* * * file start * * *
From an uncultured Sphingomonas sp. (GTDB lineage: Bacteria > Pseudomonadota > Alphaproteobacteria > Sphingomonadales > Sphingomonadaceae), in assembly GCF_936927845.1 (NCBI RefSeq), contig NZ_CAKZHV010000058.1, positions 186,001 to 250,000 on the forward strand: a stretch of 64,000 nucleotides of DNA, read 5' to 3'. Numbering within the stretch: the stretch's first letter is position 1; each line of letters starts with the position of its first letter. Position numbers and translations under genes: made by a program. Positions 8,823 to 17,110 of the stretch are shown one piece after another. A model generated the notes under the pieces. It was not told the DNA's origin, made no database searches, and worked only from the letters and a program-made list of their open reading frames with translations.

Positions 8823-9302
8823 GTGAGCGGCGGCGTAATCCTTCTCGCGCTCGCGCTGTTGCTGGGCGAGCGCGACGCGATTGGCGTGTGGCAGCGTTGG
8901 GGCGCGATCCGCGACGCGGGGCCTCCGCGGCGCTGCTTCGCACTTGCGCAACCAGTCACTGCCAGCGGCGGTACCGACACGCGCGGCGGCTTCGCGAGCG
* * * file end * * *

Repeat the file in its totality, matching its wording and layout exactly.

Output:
From an uncultured Sphingomonas sp. (GTDB lineage: Bacteria > Pseudomonadota > Alphaproteobacteria > Sphingomonadales > Sphingomonadaceae), in assembly GCF_936927845.1 (NCBI RefSeq), contig NZ_CAKZHV010000058.1, positions 186,001 to 250,000 on the forward strand: a stretch of 64,000 nucleotides of DNA, read 5' to 3'. Numbering within the stretch: the stretch's first letter is position 1; each line of letters starts with the position of its first letter. Position numbers and translations under genes: made by a program. Positions 8,823 to 17,110 of the stretch are shown one piece after another. A model generated the notes under the pieces. It was not told the DNA's origin, made no database searches, and worked only from the letters and a program-made list of their open reading frames with translations.

Positions 8823-9302
8823 GTGAGCGGCGGCGTAATCCTTCTCGCGCTCGCGCTGTTGCTGGGCGAGCGCGACGCGATTGGCGTGTGGCAGCGTTGG
8901 GGCGCGATCCGCGACGCGGGGCCTCCGCGGCGCTGCTTCGCACTTGCGCAACCAGTCACTGCCAGCGGCGGTACCGACACGCGCGGCGGCTTCGCGAGCG